New plan offered for Old Cutters
Hailey annexation proposal dubbed
By MATT FURBER
Express Staff Writer
After a three-month hiatus from the public
review process, an application for annexing a 143-acre county property known as
Old Cutters into the city of Hailey returned to the Hailey Planning and Zoning
Commission for another round of city review.
The commission has not yet discussed the
application in its most recent permutation, but Commission Chairman Pat Cooley
said it was a very contentious issue for the public. At the outset of the
meeting Monday, Cooley explained that the commission would take public written
comment on the application until Aug. 10, before an Aug. 16 meeting when the
commission expects to have more detailed information about the potential impacts
the development would have on city infrastructure.
In March, the city council remanded the
application to the planning and zoning commission for further review.
On Monday, the commission heard
substantial public comment both for and against annexation approval based on the
latest proposal, which is different from ideas submitted by the developers when
it was first presented to the city in November 2003.
The commission is charged with deciding if
the annexation application conforms to the Hailey Comprehensive Plan and, if so,
it must also decide what the appropriate zoning designation should be before the
city council makes a final decision.
City staff is researching possible fiscal,
infrastructure and environmental impacts to water resources, sewage treatment
capabilities, the level of fire safety protection, park maintenance and traffic
The property is located northeast of
Hailey, adjacent to the Dove Meadows subdivision and farmland known as the
Dumpke property in Hailey. It is also adjacent to the Buttercup subdivision in
The developers, John Campbell and Steve
Brown, returned to the commission this week with two conceptual plans for city
review. They presented plans for what they called a pedestrian friendly
neighborhood akin to old Hailey, but with larger lot sizes, alley-side garage
parking, a large landscaping budget, and requirements for porches and intentions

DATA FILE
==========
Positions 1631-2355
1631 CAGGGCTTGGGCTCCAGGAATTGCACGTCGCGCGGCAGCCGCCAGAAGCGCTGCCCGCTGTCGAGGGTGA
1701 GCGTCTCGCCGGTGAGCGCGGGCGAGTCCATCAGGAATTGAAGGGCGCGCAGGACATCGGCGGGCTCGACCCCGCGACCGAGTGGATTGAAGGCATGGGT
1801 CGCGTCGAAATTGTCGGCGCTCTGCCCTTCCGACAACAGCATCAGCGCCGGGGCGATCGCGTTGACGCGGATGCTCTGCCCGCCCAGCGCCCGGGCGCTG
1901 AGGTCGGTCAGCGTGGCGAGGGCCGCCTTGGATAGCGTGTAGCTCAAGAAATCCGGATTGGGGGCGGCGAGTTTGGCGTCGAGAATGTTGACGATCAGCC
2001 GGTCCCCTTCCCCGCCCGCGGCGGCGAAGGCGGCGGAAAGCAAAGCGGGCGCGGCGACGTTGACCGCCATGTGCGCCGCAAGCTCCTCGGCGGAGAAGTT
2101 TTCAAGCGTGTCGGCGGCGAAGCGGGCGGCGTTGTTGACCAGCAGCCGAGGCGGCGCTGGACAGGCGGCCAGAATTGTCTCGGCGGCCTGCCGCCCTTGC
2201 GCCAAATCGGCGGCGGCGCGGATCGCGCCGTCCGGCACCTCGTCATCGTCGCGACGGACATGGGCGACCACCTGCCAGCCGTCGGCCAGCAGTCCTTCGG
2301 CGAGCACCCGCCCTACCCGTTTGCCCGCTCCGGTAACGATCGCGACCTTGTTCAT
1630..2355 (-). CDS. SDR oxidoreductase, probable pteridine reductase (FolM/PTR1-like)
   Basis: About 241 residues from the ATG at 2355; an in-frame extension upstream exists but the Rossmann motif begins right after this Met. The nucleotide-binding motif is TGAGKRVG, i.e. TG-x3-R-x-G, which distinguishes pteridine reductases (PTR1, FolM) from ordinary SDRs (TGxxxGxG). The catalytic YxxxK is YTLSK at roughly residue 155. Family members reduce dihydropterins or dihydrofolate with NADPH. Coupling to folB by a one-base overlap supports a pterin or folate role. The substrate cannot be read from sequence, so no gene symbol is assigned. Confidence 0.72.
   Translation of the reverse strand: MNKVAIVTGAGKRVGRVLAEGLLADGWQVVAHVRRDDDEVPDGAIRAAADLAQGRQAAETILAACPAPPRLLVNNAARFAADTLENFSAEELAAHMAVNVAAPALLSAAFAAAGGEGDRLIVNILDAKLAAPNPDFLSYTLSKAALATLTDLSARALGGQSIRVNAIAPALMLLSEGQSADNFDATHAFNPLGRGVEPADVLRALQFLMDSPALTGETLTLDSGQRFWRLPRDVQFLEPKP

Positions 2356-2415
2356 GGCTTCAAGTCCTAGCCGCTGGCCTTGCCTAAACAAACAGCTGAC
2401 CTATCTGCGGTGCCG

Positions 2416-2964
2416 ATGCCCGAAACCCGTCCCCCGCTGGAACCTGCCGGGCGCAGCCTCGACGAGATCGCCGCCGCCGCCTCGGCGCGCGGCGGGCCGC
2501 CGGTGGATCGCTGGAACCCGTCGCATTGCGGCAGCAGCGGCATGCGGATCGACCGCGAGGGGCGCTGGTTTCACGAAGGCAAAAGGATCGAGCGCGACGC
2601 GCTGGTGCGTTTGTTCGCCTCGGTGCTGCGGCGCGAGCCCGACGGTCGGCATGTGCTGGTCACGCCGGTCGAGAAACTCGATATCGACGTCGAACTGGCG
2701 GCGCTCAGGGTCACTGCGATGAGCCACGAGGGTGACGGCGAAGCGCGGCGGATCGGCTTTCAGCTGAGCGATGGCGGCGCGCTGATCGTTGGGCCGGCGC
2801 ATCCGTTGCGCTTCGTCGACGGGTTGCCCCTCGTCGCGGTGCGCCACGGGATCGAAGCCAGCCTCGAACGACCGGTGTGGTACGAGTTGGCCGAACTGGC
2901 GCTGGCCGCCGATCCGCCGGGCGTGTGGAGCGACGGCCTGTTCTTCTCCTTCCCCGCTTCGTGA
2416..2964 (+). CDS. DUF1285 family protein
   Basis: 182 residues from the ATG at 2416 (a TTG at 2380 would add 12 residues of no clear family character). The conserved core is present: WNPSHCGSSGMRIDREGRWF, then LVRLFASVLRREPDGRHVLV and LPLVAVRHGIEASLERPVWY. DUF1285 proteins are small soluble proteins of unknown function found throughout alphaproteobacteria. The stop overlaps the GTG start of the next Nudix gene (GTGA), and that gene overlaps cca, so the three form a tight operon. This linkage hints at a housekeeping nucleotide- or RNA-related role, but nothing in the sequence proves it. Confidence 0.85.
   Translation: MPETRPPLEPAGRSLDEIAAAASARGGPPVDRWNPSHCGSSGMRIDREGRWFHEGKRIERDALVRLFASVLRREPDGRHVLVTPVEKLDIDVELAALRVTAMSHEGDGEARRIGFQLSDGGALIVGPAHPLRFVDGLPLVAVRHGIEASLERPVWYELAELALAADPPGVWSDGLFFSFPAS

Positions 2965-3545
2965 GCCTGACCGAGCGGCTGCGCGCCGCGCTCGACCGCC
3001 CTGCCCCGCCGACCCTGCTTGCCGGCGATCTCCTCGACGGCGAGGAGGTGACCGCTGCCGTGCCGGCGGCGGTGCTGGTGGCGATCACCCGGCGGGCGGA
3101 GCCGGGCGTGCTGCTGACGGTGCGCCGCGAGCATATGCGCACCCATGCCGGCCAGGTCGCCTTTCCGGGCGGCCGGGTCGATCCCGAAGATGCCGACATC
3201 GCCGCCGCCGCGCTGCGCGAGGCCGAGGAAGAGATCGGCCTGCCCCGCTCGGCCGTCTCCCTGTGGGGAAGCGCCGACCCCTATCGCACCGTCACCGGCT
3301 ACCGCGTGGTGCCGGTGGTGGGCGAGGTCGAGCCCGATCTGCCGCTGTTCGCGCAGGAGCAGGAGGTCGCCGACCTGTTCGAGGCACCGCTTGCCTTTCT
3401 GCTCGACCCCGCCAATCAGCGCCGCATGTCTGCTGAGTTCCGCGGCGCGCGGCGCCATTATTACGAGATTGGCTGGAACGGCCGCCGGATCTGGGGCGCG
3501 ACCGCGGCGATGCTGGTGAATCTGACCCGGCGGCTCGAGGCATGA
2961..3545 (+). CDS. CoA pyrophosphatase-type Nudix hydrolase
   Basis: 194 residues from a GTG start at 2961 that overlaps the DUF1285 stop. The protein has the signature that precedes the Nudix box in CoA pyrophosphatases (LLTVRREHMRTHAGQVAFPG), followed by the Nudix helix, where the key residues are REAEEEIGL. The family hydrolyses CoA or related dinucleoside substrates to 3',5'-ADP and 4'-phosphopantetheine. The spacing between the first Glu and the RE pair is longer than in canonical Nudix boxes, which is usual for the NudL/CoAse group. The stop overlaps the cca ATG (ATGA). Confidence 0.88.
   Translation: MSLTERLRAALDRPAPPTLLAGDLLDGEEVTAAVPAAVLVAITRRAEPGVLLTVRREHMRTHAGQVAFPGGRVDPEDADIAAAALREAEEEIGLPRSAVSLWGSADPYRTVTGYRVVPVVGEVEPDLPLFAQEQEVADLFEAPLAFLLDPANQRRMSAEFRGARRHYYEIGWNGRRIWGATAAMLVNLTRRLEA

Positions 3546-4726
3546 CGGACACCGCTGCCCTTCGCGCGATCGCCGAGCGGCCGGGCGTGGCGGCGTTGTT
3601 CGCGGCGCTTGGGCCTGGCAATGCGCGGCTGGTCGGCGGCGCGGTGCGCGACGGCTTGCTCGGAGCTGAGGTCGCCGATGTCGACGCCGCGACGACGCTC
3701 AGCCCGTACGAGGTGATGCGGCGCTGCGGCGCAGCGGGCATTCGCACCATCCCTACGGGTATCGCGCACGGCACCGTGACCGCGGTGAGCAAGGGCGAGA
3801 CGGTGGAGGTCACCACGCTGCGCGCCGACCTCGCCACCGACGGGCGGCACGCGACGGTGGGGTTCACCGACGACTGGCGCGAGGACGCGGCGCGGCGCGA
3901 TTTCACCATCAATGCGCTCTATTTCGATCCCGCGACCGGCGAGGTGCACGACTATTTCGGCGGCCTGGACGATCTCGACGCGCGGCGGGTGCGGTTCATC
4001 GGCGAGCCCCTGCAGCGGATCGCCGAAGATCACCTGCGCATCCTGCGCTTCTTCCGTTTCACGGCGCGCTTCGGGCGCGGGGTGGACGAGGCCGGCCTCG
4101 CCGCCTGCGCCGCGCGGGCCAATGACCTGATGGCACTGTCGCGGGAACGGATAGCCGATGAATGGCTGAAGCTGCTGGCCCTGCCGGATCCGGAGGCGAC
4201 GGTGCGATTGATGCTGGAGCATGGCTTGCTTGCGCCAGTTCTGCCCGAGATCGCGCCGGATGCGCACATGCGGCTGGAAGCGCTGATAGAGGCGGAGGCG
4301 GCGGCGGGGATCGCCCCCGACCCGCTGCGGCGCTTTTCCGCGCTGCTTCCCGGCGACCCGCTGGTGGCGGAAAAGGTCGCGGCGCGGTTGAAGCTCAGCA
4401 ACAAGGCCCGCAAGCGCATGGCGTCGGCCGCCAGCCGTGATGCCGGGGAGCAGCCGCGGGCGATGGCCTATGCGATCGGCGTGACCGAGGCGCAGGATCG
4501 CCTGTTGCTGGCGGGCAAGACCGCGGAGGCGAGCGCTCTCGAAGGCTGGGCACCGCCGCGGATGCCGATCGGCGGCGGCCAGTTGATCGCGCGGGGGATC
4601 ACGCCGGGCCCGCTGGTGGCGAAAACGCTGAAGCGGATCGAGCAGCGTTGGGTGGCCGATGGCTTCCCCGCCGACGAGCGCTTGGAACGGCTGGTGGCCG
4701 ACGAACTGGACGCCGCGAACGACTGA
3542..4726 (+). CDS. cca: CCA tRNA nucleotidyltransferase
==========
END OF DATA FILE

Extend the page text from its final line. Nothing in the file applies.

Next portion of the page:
to achieve the city’s recreation and parks goals.
Although some residents view the project
as part of the solution for providing affordable housing and in conformance with
the city’s comprehensive plan, others voiced concern that the plans will only
add to current traffic problems, especially pedestrian safety and impacts on
water, sewer and wildlife.
For others in favor of the project,
another benefit is that the project would increase the property inventory in the
city. Others who were opposed said denying the application would not preclude
the city from having some influence over development if the property is
developed in the county.
The developers said they came to the city
for annexation because they understood that the city wanted added control over
how the property might get developed.
One version of the plan, referred to as a
"base plan," shows 99 house lots. A "community housing" option would increase
the density of the 74 developable acres on the property, but is intended to
provide 113 lots including 10 duplex affordable housing units for a total of 123
Of the total 143 acres, 69 acres are above
the 15 percent slope line on undevelopable land. Another 2.6 acres lie within
The proposed 99 units represent a gross
density of approximately 1.4 units per acre. The 123 units in the community
housing option represent a gross density of 1.7 units for acre. The net density
of the project--including a park, or "passive green space," and area of land in
streets--is approximately 2.6 units per acre in the base plan and 3.2 units per
acre in the community housing option.
There will be at least one more planning
and zoning commission hearing before the application is passed back to the city
"We want the city council to understand
this is a work in progress, Campbell said, explaining that the developers laid
the plans out as a base for the city’s consideration. "If you decide you want
something in between the two plans, we are open to that."